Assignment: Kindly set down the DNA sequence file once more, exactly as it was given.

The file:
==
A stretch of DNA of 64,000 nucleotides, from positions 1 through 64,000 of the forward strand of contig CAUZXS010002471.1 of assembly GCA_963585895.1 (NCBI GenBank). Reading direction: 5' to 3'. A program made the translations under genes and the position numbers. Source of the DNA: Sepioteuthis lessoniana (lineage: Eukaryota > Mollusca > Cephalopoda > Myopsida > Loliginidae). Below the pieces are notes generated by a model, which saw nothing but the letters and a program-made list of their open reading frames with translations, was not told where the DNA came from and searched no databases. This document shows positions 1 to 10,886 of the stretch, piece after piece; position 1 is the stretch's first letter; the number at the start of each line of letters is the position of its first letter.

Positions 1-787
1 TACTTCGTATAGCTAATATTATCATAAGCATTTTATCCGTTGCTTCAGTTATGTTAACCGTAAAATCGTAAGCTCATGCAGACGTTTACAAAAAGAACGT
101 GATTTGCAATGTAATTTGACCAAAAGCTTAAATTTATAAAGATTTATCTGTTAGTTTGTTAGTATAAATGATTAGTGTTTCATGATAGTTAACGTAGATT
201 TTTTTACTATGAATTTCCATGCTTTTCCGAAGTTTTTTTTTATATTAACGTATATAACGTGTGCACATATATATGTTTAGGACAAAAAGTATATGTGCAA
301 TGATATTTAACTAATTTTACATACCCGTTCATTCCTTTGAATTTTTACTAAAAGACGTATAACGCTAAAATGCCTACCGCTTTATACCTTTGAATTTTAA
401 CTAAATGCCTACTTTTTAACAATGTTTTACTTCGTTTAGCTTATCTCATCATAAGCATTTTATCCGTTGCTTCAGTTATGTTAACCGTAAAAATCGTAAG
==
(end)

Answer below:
A stretch of DNA of 64,000 nucleotides, from positions 1 through 64,000 of the forward strand of contig CAUZXS010002471.1 of assembly GCA_963585895.1 (NCBI GenBank). Reading direction: 5' to 3'. A program made the translations under genes and the position numbers. Source of the DNA: Sepioteuthis lessoniana (lineage: Eukaryota > Mollusca > Cephalopoda > Myopsida > Loliginidae). Below the pieces are notes generated by a model, which saw nothing but the letters and a program-made list of their open reading frames with translations, was not told where the DNA came from and searched no databases. This document shows positions 1 to 10,886 of the stretch, piece after piece; position 1 is the stretch's first letter; the number at the start of each line of letters is the position of its first letter.

Positions 1-787
1 TACTTCGTATAGCTAATATTATCATAAGCATTTTATCCGTTGCTTCAGTTATGTTAACCGTAAAATCGTAAGCTCATGCAGACGTTTACAAAAAGAACGT
101 GATTTGCAATGTAATTTGACCAAAAGCTTAAATTTATAAAGATTTATCTGTTAGTTTGTTAGTATAAATGATTAGTGTTTCATGATAGTTAACGTAGATT
201 TTTTTACTATGAATTTCCATGCTTTTCCGAAGTTTTTTTTTATATTAACGTATATAACGTGTGCACATATATATGTTTAGGACAAAAAGTATATGTGCAA
301 TGATATTTAACTAATTTTACATACCCGTTCATTCCTTTGAATTTTTACTAAAAGACGTATAACGCTAAAATGCCTACCGCTTTATACCTTTGAATTTTAA
401 CTAAATGCCTACTTTTTAACAATGTTTTACTTCGTTTAGCTTATCTCATCATAAGCATTTTATCCGTTGCTTCAGTTATGTTAACCGTAAAAATCGTAAG